June 17, 2024

Power Five’s Top-40 true sophomore skill players on offense

Boston College running back AJ Dillon (2) runs for a touchdown ahead of Connecticut linebacker Ryan Gilmartin (45) during the third quarter of an NCAA college football game at Fenway Park in Boston, Saturday, Nov. 18, 2017. Boston College won 39-16. (AP Photo/Michael Dwyer)

Long gone are the times when incoming freshmen had to redshirt, watch games from the sidelines and learn from upperclassmen.

Nowadays immediate playing time is the biggest selling point for coaches when it comes to recruiting–and these teenagers are buying in. Enrolling early enough to participate in spring ball, making a great impression during fall camp and getting thrown to the wolves for the season-opener has become the norm for incoming freshmen.

Last season several true freshmen played and had minimal success, while others exceeded expectations. Some even lived up to the hype of their star ratings and proved to be the “real deal.”

The coaches believed in their potential, and these athletes took a leap of faith without having the luxury of the new redshirt rule that has been implemented into the sport this fall.

These young men made positive impacts on their teams as true freshman last season and now we’re going to find out what they possibly have in store for an encore in 2018. Here’s a look at the Power 5s’ top-40 true sophomore skill players on offense.

40) Hunter Bryant, TE Washington: He caught 22 balls for 331 yards last season and earned freshman all-America honors. Unfortunately, he’ll be sidelined for most, if not all of the 2018 season while he recovers from a knee surgery he suffered back in June.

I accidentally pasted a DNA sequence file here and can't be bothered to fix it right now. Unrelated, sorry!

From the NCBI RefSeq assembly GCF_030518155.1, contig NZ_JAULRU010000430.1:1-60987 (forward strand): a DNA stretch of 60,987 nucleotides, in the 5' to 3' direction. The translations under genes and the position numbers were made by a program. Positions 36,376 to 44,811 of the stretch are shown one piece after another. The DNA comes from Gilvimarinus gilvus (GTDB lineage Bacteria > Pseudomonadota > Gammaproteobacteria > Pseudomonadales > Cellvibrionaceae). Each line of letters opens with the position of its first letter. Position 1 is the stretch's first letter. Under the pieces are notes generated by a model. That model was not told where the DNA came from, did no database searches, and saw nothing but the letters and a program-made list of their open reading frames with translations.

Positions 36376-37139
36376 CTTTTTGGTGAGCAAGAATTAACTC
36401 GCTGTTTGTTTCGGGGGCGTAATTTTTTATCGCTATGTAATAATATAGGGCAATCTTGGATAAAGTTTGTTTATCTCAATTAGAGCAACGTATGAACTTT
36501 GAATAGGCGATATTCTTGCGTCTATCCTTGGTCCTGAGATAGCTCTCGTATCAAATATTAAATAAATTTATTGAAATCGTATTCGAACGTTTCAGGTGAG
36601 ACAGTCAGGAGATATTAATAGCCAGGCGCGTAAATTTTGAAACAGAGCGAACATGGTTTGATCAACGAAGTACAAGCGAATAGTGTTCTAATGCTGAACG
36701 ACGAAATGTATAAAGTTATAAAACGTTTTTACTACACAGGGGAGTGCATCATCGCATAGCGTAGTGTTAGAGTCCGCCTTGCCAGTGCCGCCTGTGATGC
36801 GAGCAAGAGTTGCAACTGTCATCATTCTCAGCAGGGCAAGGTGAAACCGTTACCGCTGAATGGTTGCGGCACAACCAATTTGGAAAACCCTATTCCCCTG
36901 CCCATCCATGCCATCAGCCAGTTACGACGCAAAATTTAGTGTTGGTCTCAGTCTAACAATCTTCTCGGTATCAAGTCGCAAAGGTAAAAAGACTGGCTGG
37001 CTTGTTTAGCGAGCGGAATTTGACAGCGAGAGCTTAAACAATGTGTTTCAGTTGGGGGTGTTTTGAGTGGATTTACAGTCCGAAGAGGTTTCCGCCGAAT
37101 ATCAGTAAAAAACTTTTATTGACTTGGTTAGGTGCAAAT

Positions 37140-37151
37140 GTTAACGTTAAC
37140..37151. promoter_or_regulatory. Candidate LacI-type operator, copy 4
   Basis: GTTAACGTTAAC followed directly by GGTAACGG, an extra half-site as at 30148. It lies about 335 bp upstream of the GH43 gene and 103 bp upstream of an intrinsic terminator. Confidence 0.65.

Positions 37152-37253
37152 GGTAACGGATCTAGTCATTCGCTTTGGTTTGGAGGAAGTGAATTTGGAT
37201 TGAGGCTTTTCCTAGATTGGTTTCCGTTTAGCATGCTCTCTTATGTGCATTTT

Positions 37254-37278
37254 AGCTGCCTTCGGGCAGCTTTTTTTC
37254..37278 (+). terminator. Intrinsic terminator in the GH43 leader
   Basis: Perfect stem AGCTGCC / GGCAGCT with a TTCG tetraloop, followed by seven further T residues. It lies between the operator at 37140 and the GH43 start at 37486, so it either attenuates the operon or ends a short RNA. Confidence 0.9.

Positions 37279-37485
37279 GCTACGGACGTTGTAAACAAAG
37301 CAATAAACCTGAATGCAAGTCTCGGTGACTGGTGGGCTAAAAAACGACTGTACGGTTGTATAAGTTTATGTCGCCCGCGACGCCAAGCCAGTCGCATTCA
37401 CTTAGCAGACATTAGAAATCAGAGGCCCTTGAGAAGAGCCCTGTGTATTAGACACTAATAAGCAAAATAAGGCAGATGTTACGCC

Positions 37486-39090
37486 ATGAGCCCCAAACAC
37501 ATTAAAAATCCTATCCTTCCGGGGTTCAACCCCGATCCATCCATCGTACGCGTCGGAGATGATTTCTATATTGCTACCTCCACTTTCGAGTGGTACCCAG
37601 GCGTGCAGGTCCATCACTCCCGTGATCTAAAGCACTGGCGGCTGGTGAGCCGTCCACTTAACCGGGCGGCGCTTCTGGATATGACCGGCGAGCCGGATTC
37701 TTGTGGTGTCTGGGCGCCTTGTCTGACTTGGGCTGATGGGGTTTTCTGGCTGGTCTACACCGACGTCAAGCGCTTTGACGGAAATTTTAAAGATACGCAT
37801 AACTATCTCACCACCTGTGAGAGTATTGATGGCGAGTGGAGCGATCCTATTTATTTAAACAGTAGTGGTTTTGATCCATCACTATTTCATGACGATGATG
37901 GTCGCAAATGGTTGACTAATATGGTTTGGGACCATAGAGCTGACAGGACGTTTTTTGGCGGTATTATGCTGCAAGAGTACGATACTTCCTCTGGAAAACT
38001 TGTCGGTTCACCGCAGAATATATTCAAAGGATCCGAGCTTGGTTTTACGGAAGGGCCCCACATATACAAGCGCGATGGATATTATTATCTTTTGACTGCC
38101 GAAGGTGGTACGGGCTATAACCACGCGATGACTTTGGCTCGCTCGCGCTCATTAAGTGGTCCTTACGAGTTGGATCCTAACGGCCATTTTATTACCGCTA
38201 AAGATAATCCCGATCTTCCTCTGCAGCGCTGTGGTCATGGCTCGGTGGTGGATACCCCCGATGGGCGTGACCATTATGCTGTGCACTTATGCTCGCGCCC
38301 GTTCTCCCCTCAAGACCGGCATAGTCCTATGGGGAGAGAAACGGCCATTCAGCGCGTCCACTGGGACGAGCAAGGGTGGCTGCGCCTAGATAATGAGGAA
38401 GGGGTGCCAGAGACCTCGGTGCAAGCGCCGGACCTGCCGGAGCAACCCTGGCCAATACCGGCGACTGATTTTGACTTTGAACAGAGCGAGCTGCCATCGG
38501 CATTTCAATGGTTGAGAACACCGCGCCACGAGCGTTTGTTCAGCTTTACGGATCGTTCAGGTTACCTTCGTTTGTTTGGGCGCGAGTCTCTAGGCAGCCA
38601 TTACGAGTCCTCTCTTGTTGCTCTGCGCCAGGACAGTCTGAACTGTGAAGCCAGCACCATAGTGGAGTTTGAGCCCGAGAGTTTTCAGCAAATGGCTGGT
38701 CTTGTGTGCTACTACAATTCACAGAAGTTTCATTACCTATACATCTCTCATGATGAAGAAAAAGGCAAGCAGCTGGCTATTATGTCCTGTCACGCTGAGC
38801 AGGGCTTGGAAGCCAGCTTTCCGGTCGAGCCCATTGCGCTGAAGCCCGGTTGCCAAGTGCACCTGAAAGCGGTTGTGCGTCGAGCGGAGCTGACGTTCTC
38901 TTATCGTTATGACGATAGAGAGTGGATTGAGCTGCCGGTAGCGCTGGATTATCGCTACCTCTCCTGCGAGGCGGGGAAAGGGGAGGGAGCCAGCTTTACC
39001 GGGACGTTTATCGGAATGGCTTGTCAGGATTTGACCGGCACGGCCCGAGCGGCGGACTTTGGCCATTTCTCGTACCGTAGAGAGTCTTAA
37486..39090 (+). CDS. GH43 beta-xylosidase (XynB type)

39) Dom Williams, RB Kansas: Played in nine games and started against Ohio. He finished the season with 176 rush yards and three scores. He also contributed on special teams.

38) John Lovett, RB Baylor: He started four games last season for Baylor and lead his team in rushing with 445 yards, including 161 in the first two games and finished with five touchdowns. Lovett will be apart of a crowded Bears’ backfield this upcoming season.

37) Ty Chandler: RB Tennessee: The Tennessee native was rated as a four-star running back out of high school in 2017. In his lone start against Kentucky last season he rushed for 153 yards and two touchdowns. He finished the season with 305 rush yards and added a kick return touchdown. His numbers should increase this fall now that he’s the Vols’ primary back.

36) Jeff Thomas: WR Miami: He was the top receiver from the state of Missouri in 2017. Thomas emerged mid-season and caught 17 balls for 374 yards and two touchdowns. His eye-popping 22 yards per catch is what got the Miami coaches believing he’ll be one of their best players on offense this season now that he’s a starter.

35) Kylin Hill, RB Mississippi State: He’s a bruiser-type of back for the Bulldogs that’s not afraid of contact and tough to bring down. He had nearly 400 rushing yards last season and two touchdowns. Hill will be a valuable backup to senior 1,000-yard returning rusher Aeris Williams this fall.

34) Bryce Wolma, TE Arizona: He started six games and caught 28 balls for 241 yards and two touchdowns last season. Wolma was also a great blocker and helped open up holes for quarterback Khalil Tate in the Wildcats’ run game. He’s feeling optimistic with new coach Kevin Sumlin on the sidelines this season and his numbers should increase.

33) Jerry Jeudy, WR Alabama: He was one of the highest-rated wideouts coming out of the state of Florida in 2017. He’s the leading returning receiver in receptions and yards for the run-heavy Crimson Tide. Jeudy’s average of nearly 19 yards per catch last season shows how dangerous of a deep threat he could possibly be in 2018.

32) Isaiah Hodgins, WR Oregon State: The four-star receiver was the Beavers’ top recruit in 2017. He started six times and had at least one catch in every game he played in and finished with 31 receptions for 275 yards and two touchdowns. The 6-foot-4 wideout will be the primary target in new coach Jonathan Smiths’ scheme this season.

31) Chase Hayden, RB Arkansas: Last year he rushed for 120 yards in the Hogs’ season-opener and played in seven games until an injury sidelined him for the rest of the season. Hayden still finished third on the team in rush yards with 326, averaged 5.3 yards per carry and tallied four touchdowns. The 5-foot-10, 200-pounder looks to contribute again on offense with a bevy of backs for new coach Chad Morris.